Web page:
Friday, February 14, 2014

Jonathan Gould shares an excerpt of his latest work - Scrawling! #excerpt



Abites - I'm privileged today to have Jonathan Gould stop by to share with us an excerpt of his latest book - Scrawling. 

One reader has said of Scrawling, "This story is witty and sharp, but also satirical; satire is something Jonathan does particularly well. I guarantee this third outing with Neville will amuse, entertain and charm you, and like me, you’ll be fidgeting in anticipation of his next book." 
Enjoy!

Neville waited expectantly for the class to begin. He watched as the Teacher Fish opened its mouth. He listened carefully as the Teacher Fish uttered two words:
“Swim away!”
Immediately, the rest of the class echoed the cry.
“Swim away,” they all screamed.
Neville looked around, trying to figure out what had caused such panic to descend on the previously well-ordered class. At first, he couldn’t see anything. Then he realised there seemed to be some sort of dark shadow approaching from directly behind them.


“What is it?” he cried.
None of the other fish were interested in taking the time to tell him. With what seemed like effortless twitching of their fins and tails, they quickly vanished, leaving Neville all alone at the bottom of the sea.
Not quite all alone. There was still the matter of the shadow, which was rapidly gaining in both size and darkness.
Neville tried to copy the other fish and twitch his fins and tail, or at least his nearest equivalent, but it didn’t do him any good. There was no way he could swim away so quickly. With the speed the shadow was approaching, he had no chance of getting out of the way in time.
By now, it was no longer just a shadow. A more precise shape was defining itself. Like the fish in the Teacher Fish’s school, this creature was also made entirely out of words, but the words weren’t very nice. And the shape of this creature was definitely not very nice, either.
It was huge: easily four times as big as Neville. It had a long, sleek body, narrowing down towards the far end, before widening out into a powerful tail. Atop its back was a large triangular fin, and at its front end, a broad jaw opened up, full of razor-sharp teeth.
Even from a distance, Neville had no doubt what this creature was: the most fearsome predator that lurked beneath the sea. The one beast most feared by all who entered the water. And it was getting closer and closer.
Neville did his best. He paddled with his arms, and kicked with his legs, but there was no way he could outswim this monster. He was the outsider, caught in the domain of the beast. Escaping from its grasp did not seem possible.
The brute was almost upon Neville. Its massive jaws gaped ever wider, and even though there was very little light this far down in the sea of words, still the teeth inside glistened and gleamed.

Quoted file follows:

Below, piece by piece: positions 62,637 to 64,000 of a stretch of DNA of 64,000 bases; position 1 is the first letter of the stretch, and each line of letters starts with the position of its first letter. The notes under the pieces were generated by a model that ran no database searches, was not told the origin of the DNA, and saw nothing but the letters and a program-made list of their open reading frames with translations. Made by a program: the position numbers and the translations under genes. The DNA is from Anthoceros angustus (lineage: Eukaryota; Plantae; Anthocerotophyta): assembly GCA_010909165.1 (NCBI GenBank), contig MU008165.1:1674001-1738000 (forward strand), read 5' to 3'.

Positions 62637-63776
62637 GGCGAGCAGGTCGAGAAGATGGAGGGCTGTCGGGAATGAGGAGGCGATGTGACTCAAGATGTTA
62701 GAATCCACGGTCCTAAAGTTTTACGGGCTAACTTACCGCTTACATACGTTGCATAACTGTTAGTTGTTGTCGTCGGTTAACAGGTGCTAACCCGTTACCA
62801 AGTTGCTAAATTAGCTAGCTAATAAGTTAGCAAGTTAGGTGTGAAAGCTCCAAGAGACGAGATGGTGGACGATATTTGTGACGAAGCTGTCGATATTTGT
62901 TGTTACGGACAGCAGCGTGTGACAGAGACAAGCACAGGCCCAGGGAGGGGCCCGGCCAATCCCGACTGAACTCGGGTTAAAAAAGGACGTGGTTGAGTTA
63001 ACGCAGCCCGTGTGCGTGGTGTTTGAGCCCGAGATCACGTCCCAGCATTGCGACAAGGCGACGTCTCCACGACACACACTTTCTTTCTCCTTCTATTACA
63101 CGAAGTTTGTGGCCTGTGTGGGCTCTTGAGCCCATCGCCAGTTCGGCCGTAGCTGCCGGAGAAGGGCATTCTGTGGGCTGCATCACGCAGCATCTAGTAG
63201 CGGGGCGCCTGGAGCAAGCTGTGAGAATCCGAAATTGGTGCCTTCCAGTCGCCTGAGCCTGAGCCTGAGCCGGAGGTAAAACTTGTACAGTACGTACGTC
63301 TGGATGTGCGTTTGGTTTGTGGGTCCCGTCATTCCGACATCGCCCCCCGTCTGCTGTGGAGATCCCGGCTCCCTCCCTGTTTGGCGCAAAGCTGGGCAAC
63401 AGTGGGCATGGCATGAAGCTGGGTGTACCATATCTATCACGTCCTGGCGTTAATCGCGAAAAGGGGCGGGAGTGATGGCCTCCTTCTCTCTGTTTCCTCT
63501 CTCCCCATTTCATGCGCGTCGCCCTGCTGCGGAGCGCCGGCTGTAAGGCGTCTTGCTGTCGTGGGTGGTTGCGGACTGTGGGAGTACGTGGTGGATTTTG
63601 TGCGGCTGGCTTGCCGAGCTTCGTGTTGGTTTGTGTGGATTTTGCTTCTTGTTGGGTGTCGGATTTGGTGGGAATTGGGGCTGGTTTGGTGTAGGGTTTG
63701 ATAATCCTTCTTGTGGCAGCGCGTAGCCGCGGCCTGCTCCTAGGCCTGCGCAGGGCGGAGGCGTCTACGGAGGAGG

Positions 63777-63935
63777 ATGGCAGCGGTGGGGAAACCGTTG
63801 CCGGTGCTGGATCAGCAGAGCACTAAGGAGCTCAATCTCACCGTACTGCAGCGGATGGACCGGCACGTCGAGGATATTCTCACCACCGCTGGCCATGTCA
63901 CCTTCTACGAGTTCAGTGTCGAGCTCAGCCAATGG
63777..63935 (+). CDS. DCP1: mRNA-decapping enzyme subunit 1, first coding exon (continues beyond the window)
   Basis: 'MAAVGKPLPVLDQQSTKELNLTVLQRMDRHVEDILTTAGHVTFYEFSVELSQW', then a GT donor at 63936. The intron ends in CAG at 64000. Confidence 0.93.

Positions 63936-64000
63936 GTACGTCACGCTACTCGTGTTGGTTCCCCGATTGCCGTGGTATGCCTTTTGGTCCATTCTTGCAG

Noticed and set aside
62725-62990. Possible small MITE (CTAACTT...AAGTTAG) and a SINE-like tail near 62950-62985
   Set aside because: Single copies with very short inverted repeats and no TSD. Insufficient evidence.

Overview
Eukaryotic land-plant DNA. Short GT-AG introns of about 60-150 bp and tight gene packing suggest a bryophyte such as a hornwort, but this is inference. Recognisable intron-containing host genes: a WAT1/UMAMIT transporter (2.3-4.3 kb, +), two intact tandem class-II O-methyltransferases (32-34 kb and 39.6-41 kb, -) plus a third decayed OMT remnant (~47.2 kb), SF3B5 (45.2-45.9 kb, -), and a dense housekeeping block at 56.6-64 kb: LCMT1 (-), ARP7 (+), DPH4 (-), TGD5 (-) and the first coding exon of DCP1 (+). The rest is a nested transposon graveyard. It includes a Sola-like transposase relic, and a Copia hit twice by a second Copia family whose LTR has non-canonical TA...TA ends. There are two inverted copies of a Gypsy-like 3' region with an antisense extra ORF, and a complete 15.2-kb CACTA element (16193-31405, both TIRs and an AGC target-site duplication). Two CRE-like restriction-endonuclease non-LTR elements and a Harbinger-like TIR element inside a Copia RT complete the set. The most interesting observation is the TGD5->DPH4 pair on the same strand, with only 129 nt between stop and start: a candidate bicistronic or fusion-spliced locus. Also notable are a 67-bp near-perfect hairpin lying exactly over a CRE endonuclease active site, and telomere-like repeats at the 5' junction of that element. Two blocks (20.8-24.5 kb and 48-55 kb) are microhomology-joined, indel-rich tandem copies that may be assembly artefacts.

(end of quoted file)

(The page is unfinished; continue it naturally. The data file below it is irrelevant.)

Neville was still paddling and kicking for all he was worth, trying in vain to outswim the beast. At any second, he expected to feel those teeth ripping into him.
But the monster didn’t bite. Instead, from out of its gaping mouth, words flew out.
“Call that swimming? You couldn’t win a dog-paddle race in a field of cats.”
Neville stopped, momentarily relieved. Could it be that this creature didn’t want to eat him, after all?
Then the words hit him. A couple struck him in the arms, and a couple struck him in the legs, but most of them slammed straight into his midriff.
“Owww,” Neville wailed. Where they had connected, the words stung and burnt. It was like being hit with steaming-hot acid.
“Oh dear, a bit dainty are we?” More words flew at Neville from the mouth of the creature. More burning pain exploded across Neville’s body where they hit.
“Ouch, that really hurts,” Neville cried. “What are you doing?”
“You don’t know?” said the monster, shaking its head. “You’ve got less spine than a jellyfish and fewer brains than a sea sponge.”
The words sped towards Neville like deadly torpedoes. Luckily, this time he was half ready, and he managed to dodge most of them, though a couple just grazed his chest. He rubbed at the angry red marks, doing his best to relieve that burning feeling.
“Your words are really hurting me,” he said.
The monster laughed. “Of course my words are hurting you. Words are the deadliest weapons there are. If you really want to hurt somebody, the best thing you can use against them is words.”
Neville was ducking and weaving, trying to avoid the words as they rocketed towards him. He found that the first few, the ones projected while the creature was laughing, hurt even more than the others.
“Why do you want to do that?” said Neville, after the last of the words had hurtled past.
“Why would I want to do what?” sneered the creature.
“Hurt other people with words.” Neville prepared himself to take evasive action.
The creature laughed again. “Because I can. Because it’s fun. But mostly, because idiots like you are constantly asking for it. If you say something stupid, I’m going to be gunning for you. And as far as I can tell, that means every time you open your mouth.”
“Do you really think everything I say is stupid?” said Neville, as his body contorted in three directions at once in an attempt to avoid the rapid-fire words.